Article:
NatGas Bounces Off Support After Smaller-Than-Expected Inventory Build

|
 |  Includes: BOIL, DGAZ, UGAZ, UNG
by: Hard Assets Investor

By Sumit Roy

Natural gas inventories rose by 97 bcf last week, below expectations. Natural gas was last trading up by more than 2.5 percent to $4.49/mmbtu after the Energy Information Administration reported that operators injected 97 billion cubic feet into storage last week, below the 99 to 109 bcf that most analysts were expecting. The EIA said that revisions to its data led to an additional 8 bcf increase in overall inventory levels.

The latest injection was below last year's build of 99 bcf and above the five-year average build of 84 bcf.

In turn, inventories now stand at 1,160 bcf, which is 804 bcf below the year-ago level and 950 bcf below the five-year average (calculated using a slightly different methodology than the EIA).

The weather last week was warmer than seasonal norms.

According to the Edison Electric Institute, utilities generated 72,716 GWh in the week ending March 29, which was 1.2 percent above the same week a year ago.

Looking forward, the NOAA's 6- to 10-day outlook calls for split weather across the country.

NOAA 6- TO 10-DAY OUTLOOK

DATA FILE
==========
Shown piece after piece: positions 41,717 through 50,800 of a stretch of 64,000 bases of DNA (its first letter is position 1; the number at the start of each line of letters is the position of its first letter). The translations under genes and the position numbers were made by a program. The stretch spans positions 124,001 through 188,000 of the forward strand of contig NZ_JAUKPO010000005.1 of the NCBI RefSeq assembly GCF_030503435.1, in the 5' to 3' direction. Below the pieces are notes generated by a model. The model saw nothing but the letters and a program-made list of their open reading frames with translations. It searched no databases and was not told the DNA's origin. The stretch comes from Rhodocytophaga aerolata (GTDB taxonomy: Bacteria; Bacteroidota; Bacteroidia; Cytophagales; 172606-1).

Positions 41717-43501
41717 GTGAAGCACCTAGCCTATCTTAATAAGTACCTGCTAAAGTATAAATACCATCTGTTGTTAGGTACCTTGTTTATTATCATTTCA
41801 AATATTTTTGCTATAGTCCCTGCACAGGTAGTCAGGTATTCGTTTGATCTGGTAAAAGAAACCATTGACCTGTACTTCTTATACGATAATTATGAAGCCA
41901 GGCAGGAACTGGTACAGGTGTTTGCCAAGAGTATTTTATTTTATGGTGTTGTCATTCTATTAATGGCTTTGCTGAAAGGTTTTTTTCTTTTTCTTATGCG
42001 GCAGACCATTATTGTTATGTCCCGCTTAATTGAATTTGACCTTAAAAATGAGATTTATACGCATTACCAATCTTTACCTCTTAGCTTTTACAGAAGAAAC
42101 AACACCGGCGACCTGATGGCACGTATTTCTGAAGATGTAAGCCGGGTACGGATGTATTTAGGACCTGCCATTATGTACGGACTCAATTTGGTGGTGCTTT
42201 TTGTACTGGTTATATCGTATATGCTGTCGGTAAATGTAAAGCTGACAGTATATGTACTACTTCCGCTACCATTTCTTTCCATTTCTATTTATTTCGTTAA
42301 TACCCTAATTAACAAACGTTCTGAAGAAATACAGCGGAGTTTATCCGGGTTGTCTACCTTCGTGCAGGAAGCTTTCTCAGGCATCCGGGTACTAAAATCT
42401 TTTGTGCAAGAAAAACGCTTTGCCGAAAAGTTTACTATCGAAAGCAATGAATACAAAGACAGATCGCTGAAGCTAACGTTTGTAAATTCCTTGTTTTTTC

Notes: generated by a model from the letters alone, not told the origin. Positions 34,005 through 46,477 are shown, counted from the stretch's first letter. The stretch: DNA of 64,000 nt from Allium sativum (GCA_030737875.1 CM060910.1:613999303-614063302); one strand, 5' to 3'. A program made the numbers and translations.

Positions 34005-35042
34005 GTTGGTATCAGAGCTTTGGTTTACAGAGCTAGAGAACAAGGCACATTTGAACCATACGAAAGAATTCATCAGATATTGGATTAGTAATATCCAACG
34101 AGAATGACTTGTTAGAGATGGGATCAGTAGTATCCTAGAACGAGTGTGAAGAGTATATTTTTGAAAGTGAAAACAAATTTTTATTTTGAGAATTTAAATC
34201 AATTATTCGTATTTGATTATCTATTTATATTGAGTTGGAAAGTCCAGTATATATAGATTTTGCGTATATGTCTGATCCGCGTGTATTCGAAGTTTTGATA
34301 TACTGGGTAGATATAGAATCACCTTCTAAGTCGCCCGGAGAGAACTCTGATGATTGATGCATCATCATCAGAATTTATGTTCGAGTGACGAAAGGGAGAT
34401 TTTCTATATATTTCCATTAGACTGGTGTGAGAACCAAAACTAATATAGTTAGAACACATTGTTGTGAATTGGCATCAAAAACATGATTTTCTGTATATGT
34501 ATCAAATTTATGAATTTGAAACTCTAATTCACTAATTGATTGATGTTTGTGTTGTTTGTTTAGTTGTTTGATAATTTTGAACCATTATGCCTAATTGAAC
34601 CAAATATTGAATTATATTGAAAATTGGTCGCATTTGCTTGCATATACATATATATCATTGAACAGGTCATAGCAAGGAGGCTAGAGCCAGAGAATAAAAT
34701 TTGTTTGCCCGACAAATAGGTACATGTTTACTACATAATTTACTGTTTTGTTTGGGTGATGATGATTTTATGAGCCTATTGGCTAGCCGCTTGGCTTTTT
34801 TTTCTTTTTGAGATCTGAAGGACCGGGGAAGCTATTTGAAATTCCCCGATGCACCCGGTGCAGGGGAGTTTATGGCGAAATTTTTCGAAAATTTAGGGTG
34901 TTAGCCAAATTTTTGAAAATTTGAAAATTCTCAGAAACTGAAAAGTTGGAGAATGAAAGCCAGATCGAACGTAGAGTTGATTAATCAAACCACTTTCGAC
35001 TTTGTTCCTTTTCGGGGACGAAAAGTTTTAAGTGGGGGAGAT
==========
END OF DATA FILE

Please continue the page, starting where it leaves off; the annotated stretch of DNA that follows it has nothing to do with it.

Meanwhile, Baker Hughes reported that the number of rigs drilling for natural gas in the U.S. was unchanged at 323 last week.

Natural Gas Rig Count

Natural Gas

Bottom Line: The latest inventory data from the EIA were bullish. The inventory deficit against the five-year average fell from 972 to 950 bcf and the deficit against last year fell from 810 to 804 bcf. However, were it not for the EIA's one-time 8 bcf revision, the year-over-year deficit would have actually increased.

We laid out the bull and bear cases for natural gas in our recent article "8 Commodity Predictions For The Rest Of 2014." Suffice it to say, we continue to lean toward the bullish view and see the risk of price spikes this summer and even larger spikes next winter if inventories are not refilled to comfortable levels. Based on current injection rates, they will not be refilled to comfortable levels, which should be a concern for end-users.

As we wrote last week, the year-over-year inventory deficit has little chance of declining notably over the next six weeks. In 2013, builds ranged from 88 to 111 bcf through the end of June. Thus, even if we see triple-digit injections in the coming weeks, it won't necessarily make a big dent in the deficit.

From a technical perspective, natural gas bounced off the near-term support level just below $4.30/mmbtu today. Resistance lies at the recent highs above $4.80.